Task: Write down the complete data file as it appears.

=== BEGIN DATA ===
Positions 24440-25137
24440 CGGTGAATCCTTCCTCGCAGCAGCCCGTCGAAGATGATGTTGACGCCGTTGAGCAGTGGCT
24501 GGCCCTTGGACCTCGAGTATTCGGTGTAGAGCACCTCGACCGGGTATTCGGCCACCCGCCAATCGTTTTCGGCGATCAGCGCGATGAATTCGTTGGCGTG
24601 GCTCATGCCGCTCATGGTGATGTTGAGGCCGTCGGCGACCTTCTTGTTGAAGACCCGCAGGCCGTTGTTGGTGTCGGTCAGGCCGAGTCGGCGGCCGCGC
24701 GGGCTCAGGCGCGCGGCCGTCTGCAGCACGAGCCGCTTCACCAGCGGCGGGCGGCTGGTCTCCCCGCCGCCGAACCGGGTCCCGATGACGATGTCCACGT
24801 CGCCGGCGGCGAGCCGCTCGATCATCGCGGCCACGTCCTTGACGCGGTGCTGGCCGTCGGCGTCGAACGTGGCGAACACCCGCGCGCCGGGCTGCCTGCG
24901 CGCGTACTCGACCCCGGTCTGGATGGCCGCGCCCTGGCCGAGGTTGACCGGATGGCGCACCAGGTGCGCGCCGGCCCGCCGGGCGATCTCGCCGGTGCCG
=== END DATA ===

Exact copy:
Positions 24440-25137
24440 CGGTGAATCCTTCCTCGCAGCAGCCCGTCGAAGATGATGTTGACGCCGTTGAGCAGTGGCT
24501 GGCCCTTGGACCTCGAGTATTCGGTGTAGAGCACCTCGACCGGGTATTCGGCCACCCGCCAATCGTTTTCGGCGATCAGCGCGATGAATTCGTTGGCGTG
24601 GCTCATGCCGCTCATGGTGATGTTGAGGCCGTCGGCGACCTTCTTGTTGAAGACCCGCAGGCCGTTGTTGGTGTCGGTCAGGCCGAGTCGGCGGCCGCGC
24701 GGGCTCAGGCGCGCGGCCGTCTGCAGCACGAGCCGCTTCACCAGCGGCGGGCGGCTGGTCTCCCCGCCGCCGAACCGGGTCCCGATGACGATGTCCACGT
24801 CGCCGGCGGCGAGCCGCTCGATCATCGCGGCCACGTCCTTGACGCGGTGCTGGCCGTCGGCGTCGAACGTGGCGAACACCCGCGCGCCGGGCTGCCTGCG
24901 CGCGTACTCGACCCCGGTCTGGATGGCCGCGCCCTGGCCGAGGTTGACCGGATGGCGCACCAGGTGCGCGCCGGCCCGCCGGGCGATCTCGCCGGTGCCG